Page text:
Re: [xmca] Less Mediated and More Mediated Media

From: <laires who-is-at>
Date: Wed Jun 04 2008 - 02:11:02 PDT

Hi, David
Thanks for your message. It's amazing to beginning our working day with
critical voices about our social mediated life.

Luísa Aires
Universidade Aberta (Portugal)

> Today is June 4th, an important day for anybody who lived in China during
> the year 1989. About&nbsp;two years later,&nbsp;the poet Yang
> Lian&nbsp;wrote:
> &nbsp;
> After all, 1989 was a very ordinary year.
> &nbsp;
> When I told him that it didn't seem like a very ordinary year to me in
> retrospect, he said: "That only shows that you did not die in it."
> &nbsp;
> Yet there is something quite extraordinary&nbsp;when the news appears
> without newscasters, and then it appears with newscasters and you can hear
> gunfire in the background, and the next week the newscasters show up
> dressed entirely in black and refuse to look at the camera.
> &nbsp;
> Nor is it ordinary when they are replaced by new newscasters the next
> week, and these newscasters dress ENTIRELY in white and look
> ostentatiously and unblinkingly at the camera with a relentless gaze that
> somehow also suggested that something other than the dictionary meanings
> of the words is being suggested.
> &nbsp;
> All that happened nineteen years ago, but people outside China never heard
> about it. I&nbsp;guess for most people outside China the events of that
> year were mediated not by words but by some video footage shot from a
> window of the Beijing Hotel, showing a man with a shopping bag and a
> raincoat stopping a column of tanks and eventually getting up on one of
> them to talk to the tank driver.
> &nbsp;
> This footage WAS actually shown&nbsp;at least twice in China. When I saw
> it, I remember the&nbsp;voice-over excitedly describing how the savagery
> of the rioters was such that they cast themselves bodily against the tanks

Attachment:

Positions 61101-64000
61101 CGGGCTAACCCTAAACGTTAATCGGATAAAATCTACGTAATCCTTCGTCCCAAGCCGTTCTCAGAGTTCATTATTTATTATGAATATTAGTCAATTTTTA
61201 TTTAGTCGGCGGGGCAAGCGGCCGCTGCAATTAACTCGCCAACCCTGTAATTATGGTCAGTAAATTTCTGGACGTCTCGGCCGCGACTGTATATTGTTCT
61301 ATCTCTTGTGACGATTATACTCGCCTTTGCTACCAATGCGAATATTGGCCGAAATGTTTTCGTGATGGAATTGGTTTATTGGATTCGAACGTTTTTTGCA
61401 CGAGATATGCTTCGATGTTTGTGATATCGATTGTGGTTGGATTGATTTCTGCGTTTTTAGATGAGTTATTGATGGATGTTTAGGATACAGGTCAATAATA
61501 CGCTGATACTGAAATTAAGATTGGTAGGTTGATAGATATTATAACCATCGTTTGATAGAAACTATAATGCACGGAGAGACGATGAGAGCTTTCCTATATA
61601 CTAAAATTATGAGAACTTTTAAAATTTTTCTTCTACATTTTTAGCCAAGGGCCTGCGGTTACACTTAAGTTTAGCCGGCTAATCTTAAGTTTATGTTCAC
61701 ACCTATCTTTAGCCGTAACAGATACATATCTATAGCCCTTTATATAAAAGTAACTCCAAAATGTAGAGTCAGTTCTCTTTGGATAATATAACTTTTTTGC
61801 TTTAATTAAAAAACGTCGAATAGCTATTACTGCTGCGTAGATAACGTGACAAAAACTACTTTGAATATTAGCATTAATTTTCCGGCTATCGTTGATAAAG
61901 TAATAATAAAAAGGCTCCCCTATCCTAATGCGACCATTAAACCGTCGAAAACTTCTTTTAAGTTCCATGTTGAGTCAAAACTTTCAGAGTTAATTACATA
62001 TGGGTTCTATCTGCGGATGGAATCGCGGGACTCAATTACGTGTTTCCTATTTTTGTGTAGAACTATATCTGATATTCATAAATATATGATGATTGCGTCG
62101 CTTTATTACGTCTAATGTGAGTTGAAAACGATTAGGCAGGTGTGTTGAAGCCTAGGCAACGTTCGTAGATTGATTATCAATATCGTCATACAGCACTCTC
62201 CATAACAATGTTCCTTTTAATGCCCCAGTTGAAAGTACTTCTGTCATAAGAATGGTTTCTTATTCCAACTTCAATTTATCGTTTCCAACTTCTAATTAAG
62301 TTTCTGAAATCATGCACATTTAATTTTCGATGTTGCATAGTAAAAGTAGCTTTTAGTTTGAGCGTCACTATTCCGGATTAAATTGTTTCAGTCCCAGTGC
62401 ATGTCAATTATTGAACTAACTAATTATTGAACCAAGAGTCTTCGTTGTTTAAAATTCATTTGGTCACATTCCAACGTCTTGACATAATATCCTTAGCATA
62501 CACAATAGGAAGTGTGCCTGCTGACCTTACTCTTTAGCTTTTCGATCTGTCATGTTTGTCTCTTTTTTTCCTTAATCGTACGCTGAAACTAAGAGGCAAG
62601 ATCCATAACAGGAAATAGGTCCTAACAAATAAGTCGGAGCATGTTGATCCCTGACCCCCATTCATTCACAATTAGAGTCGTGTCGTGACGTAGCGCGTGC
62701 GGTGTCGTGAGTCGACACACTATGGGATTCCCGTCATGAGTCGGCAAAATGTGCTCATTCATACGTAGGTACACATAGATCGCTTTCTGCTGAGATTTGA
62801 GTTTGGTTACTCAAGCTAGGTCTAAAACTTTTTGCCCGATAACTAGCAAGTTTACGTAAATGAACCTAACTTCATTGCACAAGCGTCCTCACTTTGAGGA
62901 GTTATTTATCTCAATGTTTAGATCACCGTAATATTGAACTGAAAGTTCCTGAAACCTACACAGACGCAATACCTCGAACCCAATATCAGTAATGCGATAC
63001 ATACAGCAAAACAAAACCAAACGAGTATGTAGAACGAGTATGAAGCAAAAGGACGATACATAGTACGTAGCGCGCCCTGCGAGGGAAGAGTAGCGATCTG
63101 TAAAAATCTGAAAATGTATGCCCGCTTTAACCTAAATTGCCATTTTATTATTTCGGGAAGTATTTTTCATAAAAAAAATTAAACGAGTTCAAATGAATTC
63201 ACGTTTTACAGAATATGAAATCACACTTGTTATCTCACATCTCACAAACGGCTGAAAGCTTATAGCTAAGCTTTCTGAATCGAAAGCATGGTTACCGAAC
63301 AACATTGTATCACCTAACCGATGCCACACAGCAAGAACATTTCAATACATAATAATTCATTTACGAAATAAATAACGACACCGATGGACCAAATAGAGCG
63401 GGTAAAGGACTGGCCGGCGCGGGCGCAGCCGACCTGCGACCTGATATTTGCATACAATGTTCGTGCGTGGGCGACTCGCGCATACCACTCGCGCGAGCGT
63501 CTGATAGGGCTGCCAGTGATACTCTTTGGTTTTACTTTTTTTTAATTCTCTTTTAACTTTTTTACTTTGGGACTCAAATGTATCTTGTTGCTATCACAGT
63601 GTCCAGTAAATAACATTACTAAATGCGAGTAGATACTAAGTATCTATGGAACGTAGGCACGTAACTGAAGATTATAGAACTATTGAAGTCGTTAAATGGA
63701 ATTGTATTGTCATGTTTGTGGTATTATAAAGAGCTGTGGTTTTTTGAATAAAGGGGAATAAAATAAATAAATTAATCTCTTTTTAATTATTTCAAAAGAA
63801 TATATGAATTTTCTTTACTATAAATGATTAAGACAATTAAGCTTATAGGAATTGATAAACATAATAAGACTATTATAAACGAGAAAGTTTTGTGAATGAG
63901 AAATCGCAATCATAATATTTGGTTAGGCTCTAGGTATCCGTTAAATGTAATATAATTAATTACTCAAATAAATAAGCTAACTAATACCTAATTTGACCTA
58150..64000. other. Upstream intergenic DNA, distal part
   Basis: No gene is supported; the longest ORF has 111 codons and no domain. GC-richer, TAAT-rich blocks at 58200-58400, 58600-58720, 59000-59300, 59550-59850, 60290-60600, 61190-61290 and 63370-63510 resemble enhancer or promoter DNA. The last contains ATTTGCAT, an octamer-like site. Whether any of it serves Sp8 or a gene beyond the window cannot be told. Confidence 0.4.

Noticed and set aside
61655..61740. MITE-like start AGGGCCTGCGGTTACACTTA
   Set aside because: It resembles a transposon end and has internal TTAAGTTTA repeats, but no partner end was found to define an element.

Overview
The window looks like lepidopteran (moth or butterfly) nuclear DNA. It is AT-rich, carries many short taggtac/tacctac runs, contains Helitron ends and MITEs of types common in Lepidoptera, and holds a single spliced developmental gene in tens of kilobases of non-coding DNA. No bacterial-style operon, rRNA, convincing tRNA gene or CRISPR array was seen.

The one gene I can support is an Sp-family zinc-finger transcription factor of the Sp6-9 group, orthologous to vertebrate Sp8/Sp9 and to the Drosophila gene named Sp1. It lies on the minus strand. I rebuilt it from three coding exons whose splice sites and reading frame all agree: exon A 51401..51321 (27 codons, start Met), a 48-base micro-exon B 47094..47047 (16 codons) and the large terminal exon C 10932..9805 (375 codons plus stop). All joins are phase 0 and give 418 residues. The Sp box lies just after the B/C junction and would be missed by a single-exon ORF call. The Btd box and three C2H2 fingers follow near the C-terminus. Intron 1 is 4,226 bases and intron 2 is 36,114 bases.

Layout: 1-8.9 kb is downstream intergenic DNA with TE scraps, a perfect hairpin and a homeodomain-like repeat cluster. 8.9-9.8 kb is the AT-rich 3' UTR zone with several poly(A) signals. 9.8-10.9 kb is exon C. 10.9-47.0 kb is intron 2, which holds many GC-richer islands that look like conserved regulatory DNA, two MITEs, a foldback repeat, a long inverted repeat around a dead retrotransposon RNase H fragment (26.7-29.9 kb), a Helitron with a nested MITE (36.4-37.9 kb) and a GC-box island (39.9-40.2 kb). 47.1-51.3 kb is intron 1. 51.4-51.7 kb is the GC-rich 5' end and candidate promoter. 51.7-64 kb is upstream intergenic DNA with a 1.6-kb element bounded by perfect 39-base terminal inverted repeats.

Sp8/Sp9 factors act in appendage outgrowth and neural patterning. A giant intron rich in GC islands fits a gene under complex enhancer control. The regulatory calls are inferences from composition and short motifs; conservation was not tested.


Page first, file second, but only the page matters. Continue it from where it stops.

> of the PLA.
> &nbsp;
> No trace of sarcasm could be detected in the voice-over, which is, I
> suppose, how it got broadcast. But I don't think anybody who actually saw
> the footage (as opposed to merely listening to it) could have missed the
> irony.
> &nbsp;
> It was exactly the same tone of voice my student used when she was asked
> to "correctly identify the nature of the counter-revolutionary turmoil in
> Beijing". She said excitedly, and without a trace of a smile,
> "counter-revolutionary turmoil is turmoil that is counter-revolutionary,
> la!". (This was in Guangzhou; the Cantonese use "la" with everything.)
> &nbsp;
> I heard later that the footage was shown again, and this time the
> voice-over described how the behavior of the tank driver gave the lie to
> Western reports of civilians being run over by tanks and gunned down in
> the streets of Beijing. I didn't hear it, though, so I can't say anything
> about the intonation of the voice-over&nbsp;or what the overall effect
> was.
> &nbsp;
> The media is, of course, always heavily&nbsp;mediated. What is not at all
> ordinary is&nbsp;when we are made so very conscious of that mediation;
> it's extraordinary because when we become conscious of mediation we start
> thinking about what a less mediated reality might be like.
> &nbsp;
> The problem with living outside China is not that the news does not come
> mediated; it's that people are so much less conscious of that mediation;
> it's so much harder to start thinking about what that less heavily
> mediated reality might be.
> &nbsp;
> For example, in March there were race-riots in Lhasa, and many of the
> buildings near the Jokang where&nbsp;Chinese friends of mine lived were
> burned.&nbsp;CNN broadcast footage of the riots which showed the police,
> but meticulously cropped the violent demonstrators beating up and killing
> elderly&nbsp;Chinese and burning Muslim&nbsp;shopkeepers and their
> children&nbsp;alive in their stores.
> &nbsp;
> A Chinese CNN would have handled this very differently. The rioters would
> have been clearly visible, and the voice-over would have commented that in
> their ferocity the racist mob apparently did not realize that some of the
> Chinese they were trying to murder were in uniform.
> &nbsp;
> David Kellogg
> Seoul National University of Education
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Received on Wed Jun 4 02:23 PDT 2008

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